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Tesla quarterly profit beats estimates, helped by price hikes

Randy Mancini 5 Jul 20

By Hyunjoo Jin and Nivedita Balu

(Reuters) – Tesla Inc on Wednesday reported a higher-than-expected quarterly profit as a string of price increases on its best-selling electric vehicles helped offset production challenges, sending its shares up 4% in extended trading.

“With each of the Fremont and Shanghai factories achieving their highest-ever production months and new factory growth, we are focused on a record-breaking second half of 2022,” Tesla said in a statement.

Tesla said it has converted approximately 75% of its bitcoin purchases into fiat currency, which added $936 million of cash to its balance sheet.

The EV maker posted an adjusted profit of $2.27 per share versus analysts’ consensus estimates of $1.81.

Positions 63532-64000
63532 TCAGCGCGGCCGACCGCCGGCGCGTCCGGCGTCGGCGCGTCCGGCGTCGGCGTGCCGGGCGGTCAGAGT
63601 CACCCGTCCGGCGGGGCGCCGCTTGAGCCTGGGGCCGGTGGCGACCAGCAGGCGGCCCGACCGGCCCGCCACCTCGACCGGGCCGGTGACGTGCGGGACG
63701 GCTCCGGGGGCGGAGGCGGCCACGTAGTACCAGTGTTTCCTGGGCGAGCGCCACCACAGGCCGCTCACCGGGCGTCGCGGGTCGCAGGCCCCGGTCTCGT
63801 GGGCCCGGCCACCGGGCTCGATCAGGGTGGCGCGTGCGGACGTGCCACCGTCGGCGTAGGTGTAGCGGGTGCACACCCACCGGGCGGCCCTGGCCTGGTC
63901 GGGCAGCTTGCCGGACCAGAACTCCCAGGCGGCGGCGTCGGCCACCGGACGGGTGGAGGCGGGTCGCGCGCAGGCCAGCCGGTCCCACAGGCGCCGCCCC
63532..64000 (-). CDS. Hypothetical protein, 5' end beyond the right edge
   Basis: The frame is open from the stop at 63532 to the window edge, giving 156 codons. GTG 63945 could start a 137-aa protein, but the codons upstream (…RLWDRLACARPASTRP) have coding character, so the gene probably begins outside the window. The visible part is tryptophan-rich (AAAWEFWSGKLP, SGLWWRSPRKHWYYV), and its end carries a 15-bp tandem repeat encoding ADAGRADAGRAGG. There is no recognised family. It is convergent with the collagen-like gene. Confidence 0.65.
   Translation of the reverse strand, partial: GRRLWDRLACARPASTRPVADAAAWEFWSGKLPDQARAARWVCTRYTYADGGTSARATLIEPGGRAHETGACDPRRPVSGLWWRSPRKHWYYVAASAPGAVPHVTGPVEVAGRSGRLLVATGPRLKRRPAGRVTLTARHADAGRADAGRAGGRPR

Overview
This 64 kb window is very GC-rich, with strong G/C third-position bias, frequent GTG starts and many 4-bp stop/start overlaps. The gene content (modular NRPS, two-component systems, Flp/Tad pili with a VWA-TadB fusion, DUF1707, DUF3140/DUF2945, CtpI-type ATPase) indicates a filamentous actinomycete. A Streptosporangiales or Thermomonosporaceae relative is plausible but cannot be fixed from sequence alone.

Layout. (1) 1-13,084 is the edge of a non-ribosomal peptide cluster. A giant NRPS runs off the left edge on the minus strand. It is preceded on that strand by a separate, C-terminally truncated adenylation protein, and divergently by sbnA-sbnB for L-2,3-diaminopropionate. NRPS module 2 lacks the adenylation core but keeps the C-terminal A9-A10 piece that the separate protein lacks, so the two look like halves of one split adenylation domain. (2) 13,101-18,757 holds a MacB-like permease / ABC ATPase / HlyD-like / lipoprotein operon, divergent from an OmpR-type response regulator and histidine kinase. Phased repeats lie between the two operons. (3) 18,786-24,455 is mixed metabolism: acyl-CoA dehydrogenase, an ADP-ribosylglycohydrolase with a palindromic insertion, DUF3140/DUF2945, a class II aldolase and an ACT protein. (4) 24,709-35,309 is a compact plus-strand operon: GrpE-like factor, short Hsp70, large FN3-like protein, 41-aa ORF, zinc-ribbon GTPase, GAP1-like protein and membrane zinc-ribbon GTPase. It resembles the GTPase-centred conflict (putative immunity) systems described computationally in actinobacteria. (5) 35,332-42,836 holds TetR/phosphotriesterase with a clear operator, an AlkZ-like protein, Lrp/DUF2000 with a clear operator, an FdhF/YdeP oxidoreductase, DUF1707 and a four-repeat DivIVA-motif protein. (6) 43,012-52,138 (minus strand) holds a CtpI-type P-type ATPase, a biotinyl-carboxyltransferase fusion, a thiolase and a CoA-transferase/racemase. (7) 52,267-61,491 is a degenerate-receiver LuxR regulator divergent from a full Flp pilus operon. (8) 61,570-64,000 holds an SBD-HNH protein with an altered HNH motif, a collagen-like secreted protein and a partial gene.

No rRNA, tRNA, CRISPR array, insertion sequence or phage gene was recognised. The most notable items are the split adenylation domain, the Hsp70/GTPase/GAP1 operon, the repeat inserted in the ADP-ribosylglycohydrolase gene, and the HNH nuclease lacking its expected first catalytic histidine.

Its automotive gross margin fell to 27.9%, down from a year earlier and the preceding quarter, amid inflationary pressure.

The company has raised prices of its cars several times this year to cope with higher costs of lithium used in batteries and aluminum used for the body, along with other raw materials.

Chief Executive Officer Elon Musk has said, however, that Tesla would drop prices when inflation cools.

Total revenue fell to $16.93 billion in the second quarter from $18.76 billion a quarter earlier, ending its streak of posting record revenue in recent quarters, as it struggled to meet demand for its electric cars due to a shutdown of its Shanghai factory and production challenges at new plants.

Analysts were expecting revenue of $17.10 billion, according to IBES data from Refinitiv.

Tesla is bracing for a potential recession and mounting competition from rivals. It also faces challenges of significantly boosting production in the second half, after China’s lockdowns hit production of the company and its suppliers.

Musk also has said Tesla’s new factories in Texas and Berlin were struggling to boost production, calling them “gigantic money furnaces” which are losing billions of dollars.

Musk said he had “a super bad feeling about the economy” in June and began layoffs.

(Reporting by Hyunjoo Jin in San Francisco and Nivedita Balu in Bengaluru; Editing by Anil D’Silva, Peter Henderson and Matthew Lewis)

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